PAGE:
A Sinn Fein TD who was filmed shouting “Up the ‘Ra” during a victory speech has defended the comment, saying it happened during “the excitement of the night”.
Waterford TD David Cullinane was recorded making the comment as he spoke to supporters hours after he was elected.
He said Sunday was a “very emotional day” for him but that the comments were not about the future.
The short clip was posted on social media on Monday.
“Obviously we were very excited and very proud of the vote we got in Waterford,” Mr Cullinane said.
My comments were about the past, they were not about the future, the IRA is gone as everybody knowsDavid Cullinane
“The 30-second clip was part of a broader and longer speech that I gave where I was reflecting back on the hunger strikes, reflecting back on the fact that (IRA hunger striker) Kevin Lynch stood in the Waterford constituency back in 1981.
“He was someone that inspired me and inspired many republicans, the comments were made in that context.
“I know some people will think the comments were about the here and the now and the future, they weren’t.
“It was reflecting back on that time in Irish history that I’m proud of and those hunger strikers and it was I suppose part of the excitement of the night when we were celebrating that victory.
“My comments were about the past, they were not about the future, the IRA is gone as everybody knows.”
The party’s Brexit spokesman refused to apologise, saying he was “reflecting” on that time period.
He added: “We have a very successful peace process and what this election is about is the future and I think our focus now over the next while will be the talks that we will be involved and the issues that we campaigned on this election, and that’s the mandate that I got from the people of Waterford to try and deliver on the promises that we made.
“I don’t feel I have to apologise for reflecting back on that time period. What I’m saying is that I’m putting context on the comments that I made.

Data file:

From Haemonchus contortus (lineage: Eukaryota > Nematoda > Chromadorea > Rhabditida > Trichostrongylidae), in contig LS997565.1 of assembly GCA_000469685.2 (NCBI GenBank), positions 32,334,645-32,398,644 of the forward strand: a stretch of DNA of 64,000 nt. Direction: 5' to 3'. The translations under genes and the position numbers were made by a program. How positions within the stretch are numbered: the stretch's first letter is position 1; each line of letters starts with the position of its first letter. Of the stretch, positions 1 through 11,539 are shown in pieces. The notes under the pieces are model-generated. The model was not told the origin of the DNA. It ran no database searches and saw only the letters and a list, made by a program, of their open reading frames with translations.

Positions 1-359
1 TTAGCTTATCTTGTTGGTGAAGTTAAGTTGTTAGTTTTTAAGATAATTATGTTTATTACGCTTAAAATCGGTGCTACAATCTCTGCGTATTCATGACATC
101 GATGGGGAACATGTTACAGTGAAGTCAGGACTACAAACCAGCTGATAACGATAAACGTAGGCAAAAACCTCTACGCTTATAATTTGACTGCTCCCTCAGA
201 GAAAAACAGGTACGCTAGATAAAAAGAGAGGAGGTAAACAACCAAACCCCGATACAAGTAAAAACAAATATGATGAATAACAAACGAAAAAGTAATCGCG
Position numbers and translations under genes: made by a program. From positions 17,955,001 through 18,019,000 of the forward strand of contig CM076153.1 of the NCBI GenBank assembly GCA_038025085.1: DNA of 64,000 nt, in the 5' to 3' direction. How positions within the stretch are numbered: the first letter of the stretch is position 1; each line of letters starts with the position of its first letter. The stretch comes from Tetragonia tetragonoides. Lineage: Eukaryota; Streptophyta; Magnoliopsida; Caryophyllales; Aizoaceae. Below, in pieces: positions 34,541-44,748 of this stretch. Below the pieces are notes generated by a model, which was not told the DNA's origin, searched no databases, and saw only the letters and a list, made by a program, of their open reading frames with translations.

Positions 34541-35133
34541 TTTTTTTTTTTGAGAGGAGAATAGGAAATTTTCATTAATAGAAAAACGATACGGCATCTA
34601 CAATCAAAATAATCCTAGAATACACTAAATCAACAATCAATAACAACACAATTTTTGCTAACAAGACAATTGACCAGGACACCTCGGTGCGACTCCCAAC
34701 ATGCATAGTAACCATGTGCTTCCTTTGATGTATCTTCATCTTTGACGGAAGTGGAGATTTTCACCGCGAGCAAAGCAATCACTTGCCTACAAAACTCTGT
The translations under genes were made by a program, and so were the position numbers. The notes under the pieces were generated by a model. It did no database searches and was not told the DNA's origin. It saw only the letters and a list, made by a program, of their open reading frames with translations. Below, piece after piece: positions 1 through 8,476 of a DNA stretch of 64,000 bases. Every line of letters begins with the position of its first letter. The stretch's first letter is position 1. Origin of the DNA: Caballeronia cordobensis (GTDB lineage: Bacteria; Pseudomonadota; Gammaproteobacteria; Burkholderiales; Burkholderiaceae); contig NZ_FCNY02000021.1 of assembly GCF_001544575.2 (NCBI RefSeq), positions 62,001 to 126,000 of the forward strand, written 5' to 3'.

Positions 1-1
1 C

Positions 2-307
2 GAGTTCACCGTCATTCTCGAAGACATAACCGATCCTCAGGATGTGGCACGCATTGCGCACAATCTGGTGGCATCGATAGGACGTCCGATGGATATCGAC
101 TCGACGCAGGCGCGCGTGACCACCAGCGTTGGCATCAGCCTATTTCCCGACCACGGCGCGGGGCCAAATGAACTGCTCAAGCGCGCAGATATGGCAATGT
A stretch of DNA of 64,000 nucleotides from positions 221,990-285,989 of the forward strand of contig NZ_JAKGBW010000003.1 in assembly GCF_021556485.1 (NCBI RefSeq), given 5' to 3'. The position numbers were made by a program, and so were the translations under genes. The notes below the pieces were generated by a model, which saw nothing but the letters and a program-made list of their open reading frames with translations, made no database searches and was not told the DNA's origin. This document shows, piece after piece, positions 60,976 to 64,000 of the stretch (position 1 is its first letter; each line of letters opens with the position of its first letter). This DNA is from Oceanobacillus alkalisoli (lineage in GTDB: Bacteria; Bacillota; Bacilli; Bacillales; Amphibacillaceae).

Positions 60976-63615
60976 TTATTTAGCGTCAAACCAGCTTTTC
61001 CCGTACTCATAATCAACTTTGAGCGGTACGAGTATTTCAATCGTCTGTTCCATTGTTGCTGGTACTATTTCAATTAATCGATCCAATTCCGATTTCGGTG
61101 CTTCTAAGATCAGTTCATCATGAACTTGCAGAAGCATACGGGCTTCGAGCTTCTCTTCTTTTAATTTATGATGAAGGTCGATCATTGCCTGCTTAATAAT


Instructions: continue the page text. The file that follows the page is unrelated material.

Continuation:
“I in no way meant that this was about the here and now or the future.
“I was reflecting back – if people saw the full clip – on what was a very emotional time for republicans and as someone who stood in a constituency that a hunger striker previously stood in, in the context of a long campaign, a long day, and a long night.
“I think that’s the context in which the comments were made, I think most people would see that, I certainly don’t set out to offend anyone, that’s not my style.
“I’m very proud of that republican legacy.”
Mrs McDonald denied suggestions that the controversial video will hinder the talks process ahead.
“I do accept and we all accept that they can serve as a distraction,” she added.
“I’ve asked everybody not to be making throwaway comments or comments that can be misconstrued or distract us from the work ahead and I know that certainly that’s what happened in David’s case.”
Asked whether she has appealed to Sinn Fein TDs not to make any “throwaway comments”, Mrs McDonald added: “I’m not their mammy and I don’t censor them either.
“We’re all adults and I do expect people to behave in an adult way and to cooperate with their dear leader and not to create distractions.
“Let’s not get overexcited on this.”